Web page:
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Regulatory Exposure of Deceptive Marketing and Its Impact on Firm Value
Martha Myslinski Tipton, Sundar G. Bharadwaj and Diana C. Robertson
Journal of Marketing
Vol. 73, No. 6 (Nov., 2009), pp. 227-243
Published by: American Marketing Association
Stable URL: http://www.jstor.org/stable/20619071
Page Count: 17
You can always find the topics here!Topics: Marketing, Deceptive advertising, Brands, Consumer advertising, Market share, Investment risk, Physicians, Cash flow, Advertising research, False advertising
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Research linking marketing to financial performance has predominantly focused on how marketing assets and actions add value. The authors argue that it is equally important to understand how marketing decisions can reduce firm value. Prior research has indicated that negative events vary greatly in their indirect costs to the firm. On the basis of established theory and in-depth interviews with practitioners, the authors identify a set of factors that can explain the heterogeneity in the magnitude of indirect costs associated with negative marketing-related events. Specifically, they address how the regulatory exposure of deceptive marketing, which carries no direct cost to the firm, affects shareholder value. Using an event study, the analysis shows that incidents of exposed deceptive marketing are associated with significant, negative abnormal returns amounting to a drop of 1%, which translates into a wealth loss of $86 million for the median-sized firm in the sample. In explaining the variation in magnitude of the impact between events, the authors find that, in general, event characteristics are more significant than firm and brand characteristics. When deception is highly egregious or directed at vulnerable populations, firm value is more negatively affected than when the potential to mislead and harm is not readily verifiable. Furthermore, when the cited product has substantial brand market share, the levels of egregiousness and target audience explain substantially more of the variation in event impact than when brand market share is low. The results are robust to alternative stock-portfolio-based measures of abnormal returns, model specification, heteroskedasticity, and examination of risk. The authors' framework and analysis have implications for Wall Street executives, Main Street managers, academic researchers, and public policy makers.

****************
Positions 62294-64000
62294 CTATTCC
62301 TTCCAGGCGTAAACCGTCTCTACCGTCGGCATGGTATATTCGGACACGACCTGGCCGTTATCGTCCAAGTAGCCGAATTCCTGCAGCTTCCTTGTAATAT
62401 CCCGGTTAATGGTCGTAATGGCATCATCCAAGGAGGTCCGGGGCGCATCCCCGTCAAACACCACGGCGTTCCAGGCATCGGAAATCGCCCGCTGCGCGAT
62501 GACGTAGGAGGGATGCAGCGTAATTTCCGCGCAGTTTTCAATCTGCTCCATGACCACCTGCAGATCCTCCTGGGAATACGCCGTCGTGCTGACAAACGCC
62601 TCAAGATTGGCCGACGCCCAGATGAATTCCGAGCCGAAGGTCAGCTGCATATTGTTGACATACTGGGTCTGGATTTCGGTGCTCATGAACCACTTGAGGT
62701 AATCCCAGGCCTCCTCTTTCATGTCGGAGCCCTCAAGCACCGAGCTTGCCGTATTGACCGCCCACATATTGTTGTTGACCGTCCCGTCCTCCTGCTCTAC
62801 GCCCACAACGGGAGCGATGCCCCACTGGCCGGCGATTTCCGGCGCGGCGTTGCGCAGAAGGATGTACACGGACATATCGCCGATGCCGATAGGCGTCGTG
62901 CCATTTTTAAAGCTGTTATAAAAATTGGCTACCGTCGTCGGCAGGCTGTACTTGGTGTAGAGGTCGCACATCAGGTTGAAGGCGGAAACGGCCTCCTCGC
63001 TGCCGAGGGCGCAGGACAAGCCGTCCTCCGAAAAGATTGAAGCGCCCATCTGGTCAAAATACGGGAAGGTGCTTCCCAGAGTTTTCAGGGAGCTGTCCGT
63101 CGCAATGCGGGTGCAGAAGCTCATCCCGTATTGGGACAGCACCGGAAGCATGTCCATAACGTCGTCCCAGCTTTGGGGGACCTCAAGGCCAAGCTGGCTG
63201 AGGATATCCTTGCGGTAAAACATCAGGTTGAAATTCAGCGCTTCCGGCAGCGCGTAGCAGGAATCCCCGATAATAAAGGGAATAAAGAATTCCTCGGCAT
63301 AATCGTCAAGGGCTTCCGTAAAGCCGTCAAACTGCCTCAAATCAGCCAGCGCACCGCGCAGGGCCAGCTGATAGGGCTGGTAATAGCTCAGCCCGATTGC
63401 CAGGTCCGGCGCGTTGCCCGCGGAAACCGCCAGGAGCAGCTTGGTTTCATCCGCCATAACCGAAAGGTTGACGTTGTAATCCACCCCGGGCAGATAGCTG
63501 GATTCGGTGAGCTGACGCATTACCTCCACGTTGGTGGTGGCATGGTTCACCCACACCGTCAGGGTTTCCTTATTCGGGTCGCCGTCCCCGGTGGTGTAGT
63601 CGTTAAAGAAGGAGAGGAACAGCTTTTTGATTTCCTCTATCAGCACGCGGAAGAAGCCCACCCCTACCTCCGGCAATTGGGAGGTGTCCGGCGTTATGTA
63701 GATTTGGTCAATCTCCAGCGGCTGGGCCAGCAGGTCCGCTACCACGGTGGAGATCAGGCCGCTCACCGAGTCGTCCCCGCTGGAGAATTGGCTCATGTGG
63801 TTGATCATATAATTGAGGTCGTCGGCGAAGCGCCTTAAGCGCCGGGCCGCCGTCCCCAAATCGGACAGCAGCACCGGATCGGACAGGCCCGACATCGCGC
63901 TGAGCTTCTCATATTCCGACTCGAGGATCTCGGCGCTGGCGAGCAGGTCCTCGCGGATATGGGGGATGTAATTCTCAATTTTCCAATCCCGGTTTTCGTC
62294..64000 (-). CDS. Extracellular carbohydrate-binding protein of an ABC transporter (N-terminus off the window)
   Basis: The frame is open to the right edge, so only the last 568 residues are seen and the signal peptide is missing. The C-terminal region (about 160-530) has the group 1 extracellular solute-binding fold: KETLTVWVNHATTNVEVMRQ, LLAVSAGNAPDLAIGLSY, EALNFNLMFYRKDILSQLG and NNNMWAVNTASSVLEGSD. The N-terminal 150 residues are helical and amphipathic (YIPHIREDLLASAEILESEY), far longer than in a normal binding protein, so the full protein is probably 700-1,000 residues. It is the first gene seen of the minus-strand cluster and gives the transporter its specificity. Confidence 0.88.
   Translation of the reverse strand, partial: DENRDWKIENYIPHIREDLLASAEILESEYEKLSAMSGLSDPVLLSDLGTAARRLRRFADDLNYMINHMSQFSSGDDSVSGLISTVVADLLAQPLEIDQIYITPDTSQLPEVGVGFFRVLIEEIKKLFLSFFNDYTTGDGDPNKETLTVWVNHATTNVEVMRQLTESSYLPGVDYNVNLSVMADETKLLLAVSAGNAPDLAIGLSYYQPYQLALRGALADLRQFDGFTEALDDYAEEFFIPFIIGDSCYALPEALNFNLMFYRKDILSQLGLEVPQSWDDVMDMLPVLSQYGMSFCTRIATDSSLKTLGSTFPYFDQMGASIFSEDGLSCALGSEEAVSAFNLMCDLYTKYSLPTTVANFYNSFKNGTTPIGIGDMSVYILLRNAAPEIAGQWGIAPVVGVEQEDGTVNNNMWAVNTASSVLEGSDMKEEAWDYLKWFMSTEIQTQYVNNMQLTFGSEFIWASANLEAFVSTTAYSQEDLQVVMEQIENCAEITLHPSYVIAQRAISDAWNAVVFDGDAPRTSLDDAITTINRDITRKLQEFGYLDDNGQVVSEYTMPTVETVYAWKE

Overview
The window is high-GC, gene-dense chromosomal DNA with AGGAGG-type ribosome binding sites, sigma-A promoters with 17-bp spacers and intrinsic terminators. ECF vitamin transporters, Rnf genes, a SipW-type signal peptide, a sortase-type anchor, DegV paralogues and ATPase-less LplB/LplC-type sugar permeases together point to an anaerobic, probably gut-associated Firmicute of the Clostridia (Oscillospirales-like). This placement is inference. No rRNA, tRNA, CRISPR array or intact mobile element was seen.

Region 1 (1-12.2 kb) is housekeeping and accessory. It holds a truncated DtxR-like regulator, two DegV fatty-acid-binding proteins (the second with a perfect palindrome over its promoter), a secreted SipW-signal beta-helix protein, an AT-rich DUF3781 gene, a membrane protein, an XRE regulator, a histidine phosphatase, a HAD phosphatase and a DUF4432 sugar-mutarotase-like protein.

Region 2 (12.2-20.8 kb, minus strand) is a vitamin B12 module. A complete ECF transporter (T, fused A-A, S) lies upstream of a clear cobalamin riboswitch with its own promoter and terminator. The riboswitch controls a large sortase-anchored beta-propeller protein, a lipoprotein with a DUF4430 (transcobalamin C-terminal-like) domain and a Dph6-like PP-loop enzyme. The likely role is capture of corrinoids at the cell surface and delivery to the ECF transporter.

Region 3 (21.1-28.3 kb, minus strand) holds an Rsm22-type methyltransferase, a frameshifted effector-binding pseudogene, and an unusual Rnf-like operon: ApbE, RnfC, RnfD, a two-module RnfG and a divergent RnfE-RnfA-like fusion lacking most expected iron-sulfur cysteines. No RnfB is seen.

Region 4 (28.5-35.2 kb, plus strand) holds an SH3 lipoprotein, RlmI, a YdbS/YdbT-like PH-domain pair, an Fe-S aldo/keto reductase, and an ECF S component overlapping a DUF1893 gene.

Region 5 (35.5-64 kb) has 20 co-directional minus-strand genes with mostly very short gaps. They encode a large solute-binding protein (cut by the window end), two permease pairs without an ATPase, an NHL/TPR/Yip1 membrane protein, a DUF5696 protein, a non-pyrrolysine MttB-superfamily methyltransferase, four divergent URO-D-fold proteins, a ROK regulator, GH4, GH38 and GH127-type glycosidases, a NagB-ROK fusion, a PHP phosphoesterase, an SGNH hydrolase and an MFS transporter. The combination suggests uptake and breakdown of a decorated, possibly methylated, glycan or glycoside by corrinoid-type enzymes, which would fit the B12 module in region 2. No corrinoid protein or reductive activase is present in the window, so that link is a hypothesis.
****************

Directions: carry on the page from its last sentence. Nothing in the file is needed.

Journal of Marketing © 2009 American Marketing Association